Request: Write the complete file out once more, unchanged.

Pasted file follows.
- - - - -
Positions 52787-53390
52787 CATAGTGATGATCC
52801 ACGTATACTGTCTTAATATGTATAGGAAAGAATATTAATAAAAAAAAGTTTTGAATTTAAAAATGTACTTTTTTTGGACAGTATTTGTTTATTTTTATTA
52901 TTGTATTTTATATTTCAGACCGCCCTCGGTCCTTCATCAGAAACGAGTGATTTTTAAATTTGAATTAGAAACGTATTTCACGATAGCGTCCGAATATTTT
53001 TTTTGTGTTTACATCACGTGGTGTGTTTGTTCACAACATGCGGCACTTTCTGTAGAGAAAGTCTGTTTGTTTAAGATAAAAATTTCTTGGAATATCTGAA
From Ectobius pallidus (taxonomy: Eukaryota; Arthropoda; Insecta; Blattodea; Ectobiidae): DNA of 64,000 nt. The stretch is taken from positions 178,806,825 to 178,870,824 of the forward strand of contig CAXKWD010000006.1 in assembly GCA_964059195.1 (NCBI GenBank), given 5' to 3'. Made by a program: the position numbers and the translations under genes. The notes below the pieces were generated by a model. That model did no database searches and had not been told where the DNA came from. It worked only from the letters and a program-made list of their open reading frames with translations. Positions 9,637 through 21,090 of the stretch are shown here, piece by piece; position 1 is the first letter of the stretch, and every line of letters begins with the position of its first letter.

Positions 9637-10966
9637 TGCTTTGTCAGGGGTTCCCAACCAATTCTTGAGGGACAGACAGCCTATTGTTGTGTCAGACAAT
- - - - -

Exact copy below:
Positions 52787-53390
52787 CATAGTGATGATCC
52801 ACGTATACTGTCTTAATATGTATAGGAAAGAATATTAATAAAAAAAAGTTTTGAATTTAAAAATGTACTTTTTTTGGACAGTATTTGTTTATTTTTATTA
52901 TTGTATTTTATATTTCAGACCGCCCTCGGTCCTTCATCAGAAACGAGTGATTTTTAAATTTGAATTAGAAACGTATTTCACGATAGCGTCCGAATATTTT
53001 TTTTGTGTTTACATCACGTGGTGTGTTTGTTCACAACATGCGGCACTTTCTGTAGAGAAAGTCTGTTTGTTTAAGATAAAAATTTCTTGGAATATCTGAA
From Ectobius pallidus (taxonomy: Eukaryota; Arthropoda; Insecta; Blattodea; Ectobiidae): DNA of 64,000 nt. The stretch is taken from positions 178,806,825 to 178,870,824 of the forward strand of contig CAXKWD010000006.1 in assembly GCA_964059195.1 (NCBI GenBank), given 5' to 3'. Made by a program: the position numbers and the translations under genes. The notes below the pieces were generated by a model. That model did no database searches and had not been told where the DNA came from. It worked only from the letters and a program-made list of their open reading frames with translations. Positions 9,637 through 21,090 of the stretch are shown here, piece by piece; position 1 is the first letter of the stretch, and every line of letters begins with the position of its first letter.

Positions 9637-10966
9637 TGCTTTGTCAGGGGTTCCCAACCAATTCTTGAGGGACAGACAGCCTATTGTTGTGTCAGACAAT